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Earth from Space: Image of the week

Published by Rob on Fri Oct 26, 2007 5:04 pm
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This Envisat image highlights the Orange River in Southwest Africa. Rising in the Drakensberg mountains near the South Africa (visible south of the river) and Lesotho border, the Orange River runs westward for 2200 km forming part of the border between South Africa and Namibia (visible north of the river).

Although the Orange River normally empties into the Atlantic Ocean, sand-bars sometimes block its access to the sea. For this reason, it is often referred to as a river mouth rather than a true estuary.
The Namib Desert (visible in Namibia) stretches about 1930 km along the coast of Southwest Africa, mostly within the Namibian country. The huge sand dunes that rise near the coast of the Atlantic Ocean and extend inland for up to 160 km are visible.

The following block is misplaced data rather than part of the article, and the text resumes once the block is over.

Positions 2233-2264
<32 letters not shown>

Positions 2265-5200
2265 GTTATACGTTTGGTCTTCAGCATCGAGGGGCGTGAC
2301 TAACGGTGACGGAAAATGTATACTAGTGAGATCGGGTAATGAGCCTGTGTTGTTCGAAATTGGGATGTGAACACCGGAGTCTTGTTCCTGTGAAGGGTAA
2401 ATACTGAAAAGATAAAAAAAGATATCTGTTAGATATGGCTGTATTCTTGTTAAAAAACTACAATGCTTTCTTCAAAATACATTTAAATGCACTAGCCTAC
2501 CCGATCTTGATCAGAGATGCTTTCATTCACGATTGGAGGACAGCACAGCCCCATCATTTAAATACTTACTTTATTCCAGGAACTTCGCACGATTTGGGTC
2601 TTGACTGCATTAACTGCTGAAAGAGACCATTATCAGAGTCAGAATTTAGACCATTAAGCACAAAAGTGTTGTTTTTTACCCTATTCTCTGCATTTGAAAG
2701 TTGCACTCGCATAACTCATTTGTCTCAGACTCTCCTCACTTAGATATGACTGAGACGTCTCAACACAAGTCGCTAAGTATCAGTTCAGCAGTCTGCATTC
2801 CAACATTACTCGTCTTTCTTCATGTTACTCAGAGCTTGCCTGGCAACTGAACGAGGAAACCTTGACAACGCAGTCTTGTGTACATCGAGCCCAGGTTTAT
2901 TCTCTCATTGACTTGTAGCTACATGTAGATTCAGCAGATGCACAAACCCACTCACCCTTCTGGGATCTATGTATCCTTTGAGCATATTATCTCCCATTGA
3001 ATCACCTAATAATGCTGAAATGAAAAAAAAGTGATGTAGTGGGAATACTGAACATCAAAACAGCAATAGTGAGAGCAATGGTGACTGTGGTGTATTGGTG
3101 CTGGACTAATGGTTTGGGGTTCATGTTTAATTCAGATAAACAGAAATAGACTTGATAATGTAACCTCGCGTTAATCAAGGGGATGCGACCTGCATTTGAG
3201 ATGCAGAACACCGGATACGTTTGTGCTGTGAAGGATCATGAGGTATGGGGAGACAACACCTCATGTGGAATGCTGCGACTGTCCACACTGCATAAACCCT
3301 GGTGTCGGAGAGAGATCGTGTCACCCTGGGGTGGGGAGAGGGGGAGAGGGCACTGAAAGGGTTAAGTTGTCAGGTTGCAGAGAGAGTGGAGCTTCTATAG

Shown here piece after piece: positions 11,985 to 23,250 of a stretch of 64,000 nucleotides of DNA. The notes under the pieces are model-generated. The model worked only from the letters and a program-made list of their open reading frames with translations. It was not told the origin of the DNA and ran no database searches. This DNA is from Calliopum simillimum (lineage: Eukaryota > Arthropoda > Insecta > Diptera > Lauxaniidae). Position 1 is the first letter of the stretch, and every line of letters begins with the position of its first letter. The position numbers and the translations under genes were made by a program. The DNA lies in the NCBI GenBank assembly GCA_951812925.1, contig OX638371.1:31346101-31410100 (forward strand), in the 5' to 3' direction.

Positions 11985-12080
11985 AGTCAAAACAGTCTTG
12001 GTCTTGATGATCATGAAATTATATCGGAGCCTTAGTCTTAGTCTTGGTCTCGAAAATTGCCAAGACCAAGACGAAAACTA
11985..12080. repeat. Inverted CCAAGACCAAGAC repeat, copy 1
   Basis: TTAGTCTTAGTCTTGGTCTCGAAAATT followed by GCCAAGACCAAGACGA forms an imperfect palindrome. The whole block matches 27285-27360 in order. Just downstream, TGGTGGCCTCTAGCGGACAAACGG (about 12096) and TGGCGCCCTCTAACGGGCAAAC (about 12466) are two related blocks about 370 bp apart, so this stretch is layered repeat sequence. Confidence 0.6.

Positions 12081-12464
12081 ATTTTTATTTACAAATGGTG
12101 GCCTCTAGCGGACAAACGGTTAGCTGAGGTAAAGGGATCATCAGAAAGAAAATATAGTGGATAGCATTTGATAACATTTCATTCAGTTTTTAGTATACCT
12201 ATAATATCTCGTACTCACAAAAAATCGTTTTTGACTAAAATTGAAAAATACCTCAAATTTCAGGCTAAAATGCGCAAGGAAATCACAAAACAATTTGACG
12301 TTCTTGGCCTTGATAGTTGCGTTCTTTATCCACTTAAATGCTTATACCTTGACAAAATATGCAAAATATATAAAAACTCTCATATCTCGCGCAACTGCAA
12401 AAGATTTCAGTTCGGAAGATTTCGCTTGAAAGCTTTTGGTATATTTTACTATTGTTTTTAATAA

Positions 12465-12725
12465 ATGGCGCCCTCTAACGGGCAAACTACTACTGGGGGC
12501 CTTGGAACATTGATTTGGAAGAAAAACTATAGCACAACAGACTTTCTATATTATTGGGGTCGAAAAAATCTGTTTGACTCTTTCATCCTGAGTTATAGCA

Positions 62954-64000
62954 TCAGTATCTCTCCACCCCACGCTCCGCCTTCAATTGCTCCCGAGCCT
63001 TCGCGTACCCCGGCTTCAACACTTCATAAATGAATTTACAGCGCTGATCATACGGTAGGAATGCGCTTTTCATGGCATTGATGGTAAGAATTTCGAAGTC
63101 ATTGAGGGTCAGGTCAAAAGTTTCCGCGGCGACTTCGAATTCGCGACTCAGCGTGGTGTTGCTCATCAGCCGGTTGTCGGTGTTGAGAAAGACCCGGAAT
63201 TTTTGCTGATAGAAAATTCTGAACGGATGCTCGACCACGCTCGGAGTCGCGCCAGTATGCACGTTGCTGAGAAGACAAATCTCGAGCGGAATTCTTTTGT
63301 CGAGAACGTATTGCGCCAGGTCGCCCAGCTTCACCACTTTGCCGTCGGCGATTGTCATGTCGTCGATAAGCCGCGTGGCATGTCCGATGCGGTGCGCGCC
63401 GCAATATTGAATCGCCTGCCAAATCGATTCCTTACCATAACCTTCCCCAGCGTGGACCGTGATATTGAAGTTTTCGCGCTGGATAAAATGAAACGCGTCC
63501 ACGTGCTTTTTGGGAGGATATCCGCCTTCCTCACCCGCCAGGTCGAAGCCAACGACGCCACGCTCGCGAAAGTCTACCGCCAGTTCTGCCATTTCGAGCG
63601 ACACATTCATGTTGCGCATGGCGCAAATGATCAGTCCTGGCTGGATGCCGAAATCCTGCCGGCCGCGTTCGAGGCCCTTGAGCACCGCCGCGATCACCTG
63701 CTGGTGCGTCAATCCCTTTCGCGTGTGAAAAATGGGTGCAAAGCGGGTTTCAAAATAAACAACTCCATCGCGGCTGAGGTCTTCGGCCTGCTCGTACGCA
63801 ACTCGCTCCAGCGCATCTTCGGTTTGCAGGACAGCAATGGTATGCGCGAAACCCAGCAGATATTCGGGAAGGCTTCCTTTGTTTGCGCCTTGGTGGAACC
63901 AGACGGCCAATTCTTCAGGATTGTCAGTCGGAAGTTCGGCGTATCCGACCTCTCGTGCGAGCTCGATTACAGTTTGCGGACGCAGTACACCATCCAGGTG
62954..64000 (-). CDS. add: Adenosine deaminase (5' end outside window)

The Namib Sand Sea, located along the central coast of the Namib, is made up of sand that is a consequence of the erosion processes that take place within the Orange River valley and areas further to the south. As sand-laden waters empty into the Atlantic, onshore currents deposit the sand along the shore. Southwest winds pick up the sand and redeposit it in the sand sea in the form of massive dunes.

This image was acquired by Envisat’s Medium Resolution Imaging Spectrometer (MERIS) instrument on 12 October 2007, working in Full Resolution mode to provide a spatial resolution of 300 metres.


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